Cochrane SA mourns the loss of Professor Bongani Mayosi

Cochrane South Africa mourns the loss of Professor Bongani Mayosi

Professor Bongani Mayosi, one of the world’s top cardiologist, passed away on 27 July 2018.
Professor Mayosi was a member of the Advisory Board of Cochrane South Africa for many years and served as the chair from 2007 to 2009. He was a strong proponent of the work done by Cochrane and co-authored three Cochrane Reviews. We will always be eternally grateful for his guidance and support. He was an inspiration to us all.

“I am so devastated. Bongani and I have come a long way. He was my connection to Cochrane and to South Africa” says Professor Charles Wiysonge, Director of Cochrane South Africa. “In 2000, Bongani sent me the advert for the fellowship that led me to Cochrane, and in 2004 he convinced me to relocate from Cameroon to South Africa”, he added.

In 2006‚ at the age of 38‚ Professor Mayosi became the first black person to be made Professor and Head of the Department of Medicine at Groote Schuur Hospital and the University of Cape Town. “We work where angels fear to tread‚” he said of the type of research he and his colleagues tackled.

Professor Mayosi received many awards and honours during his distinguished career. In 2009 he was awarded the South African highest honour, the Order of Mapungubwe (Silver); he was elected to the Fellowship of the World Academy of Arts and Science (2013); he received the National Research Foundation Award for Transforming the Science Cohort in South Africa (2011). Since 2011 he had been advising the South African Minister of Health on the policy and strategy for health research in his capacity as the National Health Research Committee chair. Last year he was elected to the National Academy of Medicine in the US, the only African on the highly prestigious list. Professor Mayosi published over 300 peer-reviewed academic articles individually and collectively. He was part of the team which discovered one of the genes responsible for causing the life threatening heart disease arrhythmogenic right ventricular dysplasia, this discovery was regarded as one of the most important medical advances in South Africa since the first human heart transplantation. Apart from being world famous for his gene discovery‚ he was also highly regarded for his work on preventing rheumatic fever and on tuberculosis of the heart. He led a groundbreaking series of multinational research studies into the management of pericarditis‚ including an African trial of the use of steroids in treating tuberculous pericarditis.  These are just a few of his many achievements.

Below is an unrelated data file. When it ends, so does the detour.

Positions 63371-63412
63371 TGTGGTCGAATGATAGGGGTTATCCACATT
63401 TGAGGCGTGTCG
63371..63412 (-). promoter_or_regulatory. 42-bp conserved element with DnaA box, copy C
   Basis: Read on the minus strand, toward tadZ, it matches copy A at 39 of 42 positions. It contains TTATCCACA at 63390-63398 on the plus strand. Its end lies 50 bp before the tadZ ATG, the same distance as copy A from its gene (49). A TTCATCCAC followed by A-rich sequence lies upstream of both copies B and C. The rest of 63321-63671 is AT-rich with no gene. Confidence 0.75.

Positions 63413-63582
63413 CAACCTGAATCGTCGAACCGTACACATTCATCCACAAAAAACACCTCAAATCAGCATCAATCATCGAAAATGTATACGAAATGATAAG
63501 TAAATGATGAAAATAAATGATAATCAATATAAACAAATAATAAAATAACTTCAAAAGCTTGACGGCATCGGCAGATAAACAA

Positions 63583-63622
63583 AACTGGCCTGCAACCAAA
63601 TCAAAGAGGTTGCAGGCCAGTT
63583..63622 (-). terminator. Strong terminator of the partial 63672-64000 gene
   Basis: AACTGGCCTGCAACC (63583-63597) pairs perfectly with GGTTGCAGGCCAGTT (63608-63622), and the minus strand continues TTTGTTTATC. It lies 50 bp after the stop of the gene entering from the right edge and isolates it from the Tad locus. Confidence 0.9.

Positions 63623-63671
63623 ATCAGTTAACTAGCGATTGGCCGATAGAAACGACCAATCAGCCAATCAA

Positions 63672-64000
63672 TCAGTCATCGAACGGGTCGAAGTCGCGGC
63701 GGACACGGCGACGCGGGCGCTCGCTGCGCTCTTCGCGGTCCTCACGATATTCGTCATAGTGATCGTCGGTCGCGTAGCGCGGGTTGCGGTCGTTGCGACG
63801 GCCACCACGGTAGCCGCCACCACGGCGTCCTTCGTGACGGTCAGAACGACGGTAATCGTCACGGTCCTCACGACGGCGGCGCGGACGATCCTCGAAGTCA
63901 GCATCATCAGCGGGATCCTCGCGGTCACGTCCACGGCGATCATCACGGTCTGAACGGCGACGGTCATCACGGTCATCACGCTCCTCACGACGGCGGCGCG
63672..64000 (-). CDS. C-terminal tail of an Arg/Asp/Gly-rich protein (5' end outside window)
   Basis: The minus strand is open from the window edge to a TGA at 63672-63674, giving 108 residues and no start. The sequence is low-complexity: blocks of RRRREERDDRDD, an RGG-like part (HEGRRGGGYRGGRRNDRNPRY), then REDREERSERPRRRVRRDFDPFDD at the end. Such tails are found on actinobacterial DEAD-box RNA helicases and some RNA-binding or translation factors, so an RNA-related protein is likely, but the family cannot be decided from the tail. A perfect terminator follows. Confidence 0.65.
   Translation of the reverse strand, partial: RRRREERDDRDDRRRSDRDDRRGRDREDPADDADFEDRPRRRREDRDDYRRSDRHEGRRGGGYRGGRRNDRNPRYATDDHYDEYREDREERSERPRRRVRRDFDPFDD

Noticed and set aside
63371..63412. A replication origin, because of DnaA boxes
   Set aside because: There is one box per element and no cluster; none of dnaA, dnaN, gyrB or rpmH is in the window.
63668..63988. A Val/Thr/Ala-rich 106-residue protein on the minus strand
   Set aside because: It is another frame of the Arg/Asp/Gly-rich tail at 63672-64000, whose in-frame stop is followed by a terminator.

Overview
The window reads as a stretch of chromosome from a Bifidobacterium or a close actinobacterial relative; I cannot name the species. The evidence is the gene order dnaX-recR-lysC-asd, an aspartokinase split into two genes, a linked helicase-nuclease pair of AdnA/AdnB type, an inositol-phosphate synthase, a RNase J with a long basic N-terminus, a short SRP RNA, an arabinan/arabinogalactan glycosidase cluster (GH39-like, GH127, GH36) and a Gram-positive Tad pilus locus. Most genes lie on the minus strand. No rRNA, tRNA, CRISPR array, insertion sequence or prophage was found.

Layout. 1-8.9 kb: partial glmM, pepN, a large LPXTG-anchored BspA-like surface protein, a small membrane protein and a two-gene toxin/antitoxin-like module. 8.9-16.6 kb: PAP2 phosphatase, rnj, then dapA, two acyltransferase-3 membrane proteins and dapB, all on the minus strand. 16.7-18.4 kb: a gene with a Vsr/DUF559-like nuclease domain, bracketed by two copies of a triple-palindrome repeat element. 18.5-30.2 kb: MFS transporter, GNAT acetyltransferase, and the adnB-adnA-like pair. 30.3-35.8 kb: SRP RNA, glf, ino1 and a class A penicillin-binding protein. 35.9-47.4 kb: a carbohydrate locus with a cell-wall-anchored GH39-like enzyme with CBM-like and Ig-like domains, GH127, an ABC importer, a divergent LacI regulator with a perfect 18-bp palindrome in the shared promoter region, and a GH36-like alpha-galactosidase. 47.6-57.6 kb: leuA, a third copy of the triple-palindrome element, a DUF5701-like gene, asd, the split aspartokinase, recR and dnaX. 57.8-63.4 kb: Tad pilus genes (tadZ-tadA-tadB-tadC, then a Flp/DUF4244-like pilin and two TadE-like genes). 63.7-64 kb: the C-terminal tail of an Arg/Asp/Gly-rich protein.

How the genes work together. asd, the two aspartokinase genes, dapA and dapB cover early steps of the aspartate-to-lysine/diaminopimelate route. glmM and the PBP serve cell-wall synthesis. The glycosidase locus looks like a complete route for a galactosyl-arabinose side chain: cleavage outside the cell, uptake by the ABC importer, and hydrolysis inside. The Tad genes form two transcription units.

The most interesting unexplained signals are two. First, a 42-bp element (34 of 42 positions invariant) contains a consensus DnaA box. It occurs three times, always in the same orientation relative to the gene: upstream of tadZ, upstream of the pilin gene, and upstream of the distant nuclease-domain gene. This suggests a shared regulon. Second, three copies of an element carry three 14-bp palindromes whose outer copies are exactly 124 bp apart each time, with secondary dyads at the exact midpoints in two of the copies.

For the past two years Professor Mayosi was Dean of the Health Sciences Faculty at the University of Cape Town. He was much loved and respected by his students, fellow researchers and peers. He worked tirelessly to improve the health of people in low and middle-income countries.

We will miss Professor Mayosi dearly.
May his soul rest in peace.